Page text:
As in years past, Westport in 2015—the 13th year of publication of WestportNow—saw many changes. Jim Lomuscio documented them in his year in review (see WestportNow Dec. 31, 2015).
WestportNow was there every day 24/7, documenting the big things and little things that make Westport special. You saw stories and photos here that you saw nowhere else, thanks to dozens of contributors to Westport’s only locally owned news source.
A Westport Memorial Day parade picture by WestportNow contributing photographer Lynn U. Miller showing Little Leaguer Grant Mandel, 7, greeting Westport veteran Larry Aasen was the opening image on the “ABC World News Tonight With David Muir” story on Memorial Day celebrations around the country. (CLICK TO ENLARGE) Lynn U. Miller for WestportNow.com
We are deeply grateful for an always-growing readership that has made us Westport’s No.1 place to go for news about our community and for news and features of special interest to Westporters. We urge you to support our advertisers who help make this all possible.
As is our tradition, our New Year’s gift to readers is a photo (and occasional news story) review of the past year. Entries include major events, and some not so major. But they were all part of life in Westport in 2015. To enjoy, CLICK HERE. Happy New Year!
As the New Year is ushered in on Friday, it seems that ringing out the old and ringing in the new in Westport could not have more relevance and bittersweet poignancy.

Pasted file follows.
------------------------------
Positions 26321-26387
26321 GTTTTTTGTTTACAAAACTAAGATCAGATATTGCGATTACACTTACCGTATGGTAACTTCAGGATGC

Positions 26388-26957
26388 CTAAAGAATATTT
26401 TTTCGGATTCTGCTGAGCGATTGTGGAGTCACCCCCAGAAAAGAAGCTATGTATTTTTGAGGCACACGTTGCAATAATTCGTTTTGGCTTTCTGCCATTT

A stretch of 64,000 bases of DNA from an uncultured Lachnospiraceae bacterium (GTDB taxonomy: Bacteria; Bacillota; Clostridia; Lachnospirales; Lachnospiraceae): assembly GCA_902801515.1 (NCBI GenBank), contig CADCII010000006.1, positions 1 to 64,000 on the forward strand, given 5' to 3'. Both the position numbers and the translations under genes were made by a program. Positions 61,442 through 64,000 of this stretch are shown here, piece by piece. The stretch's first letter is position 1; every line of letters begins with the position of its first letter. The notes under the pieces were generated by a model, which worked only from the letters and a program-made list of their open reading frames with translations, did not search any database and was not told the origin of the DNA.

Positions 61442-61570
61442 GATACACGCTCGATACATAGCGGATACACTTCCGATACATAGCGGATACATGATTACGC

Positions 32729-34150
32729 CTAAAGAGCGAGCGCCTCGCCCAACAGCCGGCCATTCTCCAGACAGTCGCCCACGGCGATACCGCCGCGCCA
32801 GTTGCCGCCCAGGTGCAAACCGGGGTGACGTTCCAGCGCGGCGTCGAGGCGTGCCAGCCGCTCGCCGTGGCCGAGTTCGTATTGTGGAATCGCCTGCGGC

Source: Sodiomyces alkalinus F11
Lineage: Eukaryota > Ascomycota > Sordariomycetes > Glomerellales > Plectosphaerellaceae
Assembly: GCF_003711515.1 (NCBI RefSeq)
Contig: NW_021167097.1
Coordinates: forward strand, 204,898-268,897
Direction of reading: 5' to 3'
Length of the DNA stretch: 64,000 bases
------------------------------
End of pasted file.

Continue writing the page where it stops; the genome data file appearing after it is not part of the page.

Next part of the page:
From the loss of beloved citizens to the moving on of equally beloved town employees and educators to last calls at landmark restaurants to the loss of a longtime, after school bus service and the shooting down of a seven-year planned senior housing complex, the town had more than its share of change.
At the same time, there were a number of new beginnings, including the reopening of the historic Saugatuck Congregational Church to the start of the Bedford Square project to the completion and initial undertaking of a Downtown Master Plan.
As always, change is inevitable, even in the land of steady habits; however, in Westport the changes always seem to be tempered with deference to the town’s historic character.
(Editor’s note: WestportNow’s special week-long series on seniors and housing concludes today with a look at efforts to add new senior housing to Westport and current options open to seniors.)
By James Lomuscio
The need for senior housing in Westport, whether affordable, market rate, and/or with an assisted living component, has confounded Westport officials for years.
There is a waiting list of almost 300 for 21 remaining units under construction at the Westport Housing Authority’s Sasco Creek Village, 1655 Post Road East, according to Executive Director Carol Martin. (CLICK TO ENLARGE) Dave Matlow for WestportNow.com
It has become a flash point, however, for the current Planning and Zoning (P&Z) Commission.